red ribbon week

Dear KES Families,

The Katonah Lewisboro School District will be promoting its annual Red Ribbon Week celebration, a district-wide alcohol and drug prevention event. This year, all K-12 students will once again be participating in age-appropriate prevention activities during the week of October 24th-28th.

Red Ribbon Week has grown into the most far-reaching and well-known drug prevention event in America.It began to honor a drug enforcement agent who was killed in 1985 while working undercover in Mexico. In response to his murder, friends and family wore red ribbons in memory of his crusade against illegal drug use in this country. Today, schools across the nation continue the tradition of wearing red ribbons to promote choosing a healthy, drug-free lifestyle. At the elementary level, the focus is on making healthy choices in general (i.e., food, exercise).

In order to raise awareness throughout the KES community, we will be sharing ideas about healthy choices daily on “Good Morning, KES.” The district encourages you to take this opportunity to discuss the concepts of Red Ribbon Week with your family. Following this letter (below) we have provided some tips to help you get started.

This year, we are attaching a PAW print to this email. Please print it out for your KES student(s) to decorate with their idea for a healthy choice. Students may return the PAW to a box located outside the library. PAWS will be displayed on our “PAW-some Healthy Choice” bulletin board. This year the theme is “CELEBRATE LIFE” so feel free to incorporate that message into your PAWs. For example, how do healthy choices help you celebrate life?

For more information, visit

Jessica Fulton, KES Social Worker
Cristy Harris, Principal
Kweon Stambaugh, Assistant Principal

Red Ribbon Week Tips for Elementary Parents

Drug prevention can start at any age. Talking with young children will look different than talking with a teenager. The earlier we begin a dialogue with our children about alcohol and other drugs the more comfortable they will be asking questions in the future. Family discussions are the best way to pass on our values and expectations.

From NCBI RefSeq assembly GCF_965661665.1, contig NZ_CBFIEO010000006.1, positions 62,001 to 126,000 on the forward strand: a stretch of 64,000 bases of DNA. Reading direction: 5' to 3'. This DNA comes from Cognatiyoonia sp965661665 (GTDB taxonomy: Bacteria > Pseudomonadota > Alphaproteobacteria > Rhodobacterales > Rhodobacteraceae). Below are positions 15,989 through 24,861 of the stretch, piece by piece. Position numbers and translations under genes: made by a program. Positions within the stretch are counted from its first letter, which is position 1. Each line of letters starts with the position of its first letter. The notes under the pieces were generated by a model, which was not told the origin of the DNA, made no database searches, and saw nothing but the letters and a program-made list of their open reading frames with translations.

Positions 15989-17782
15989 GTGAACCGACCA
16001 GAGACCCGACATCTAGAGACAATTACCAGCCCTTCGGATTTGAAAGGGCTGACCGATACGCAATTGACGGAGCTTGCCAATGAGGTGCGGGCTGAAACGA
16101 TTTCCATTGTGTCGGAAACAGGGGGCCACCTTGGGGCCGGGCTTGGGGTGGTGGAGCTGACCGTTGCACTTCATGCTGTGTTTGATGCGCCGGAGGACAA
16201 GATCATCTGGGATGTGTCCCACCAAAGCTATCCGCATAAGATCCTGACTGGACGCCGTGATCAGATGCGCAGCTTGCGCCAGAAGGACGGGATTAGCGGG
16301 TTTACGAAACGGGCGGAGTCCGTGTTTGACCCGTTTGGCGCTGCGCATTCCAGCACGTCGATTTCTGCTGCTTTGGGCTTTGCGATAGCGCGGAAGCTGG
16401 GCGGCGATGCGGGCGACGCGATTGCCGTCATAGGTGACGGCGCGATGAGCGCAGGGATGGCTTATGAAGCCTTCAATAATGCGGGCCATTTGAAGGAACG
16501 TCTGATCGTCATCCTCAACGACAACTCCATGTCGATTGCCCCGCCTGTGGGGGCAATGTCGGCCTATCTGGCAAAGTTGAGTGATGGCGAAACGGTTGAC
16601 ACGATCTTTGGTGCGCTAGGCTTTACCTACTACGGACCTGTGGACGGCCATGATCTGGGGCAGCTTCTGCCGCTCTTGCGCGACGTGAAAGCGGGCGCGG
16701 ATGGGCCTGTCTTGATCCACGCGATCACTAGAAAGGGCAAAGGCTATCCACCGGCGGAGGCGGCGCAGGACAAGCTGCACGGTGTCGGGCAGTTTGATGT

*Present conversations under the topic of healthy choices. These choices may have to do with food, activities and mindfulness at a young age, but then become more about drinking, smoking/vaping and drugs.

*Regarding “prescription drugs,” If your children ask about this, you may need to explain that medicines prescribed by a doctor and administered by a responsible adult may help keep us healthy and are different from “drugs” that are misused and can become dangerous. Medicines taken the way the doctor suggests are OK.

*Explain how some drugs, if taken without help from the doctor, can interfere with the way our bodies work and can make a person very sick or even cause them to die.

They may ask:

Why would people want to put bad things in their bodies?
*One answer might be that they might not realize how dangerous drugs can be.

Sometimes people start using a drug just to see what it feels like, but it can turn into an addiction (like cigarettes) and it's very hard to stop using it. Another answer may be that they are not taking care of themselves.

*Another conversation can be about sugar. Most people love the taste of sugar, but we are learning more about how too much sugar is bad for our bodies. Even knowing this it is very hard to limit how much we eat. Once we put it in our bodies, it makes us want more more more!

Why can't I taste that "grown up" drink?
*A small amount of alcohol has a much greater negative effect on a child's body than on an adult's; even a small amount can sicken a child.

*Praise your children for taking good care of their bodies, making good choices and avoiding things that might harm them. Work with them to schedule fun, healthy activities on a regular basis. Modeling healthy behavior is always more powerful than lecturing.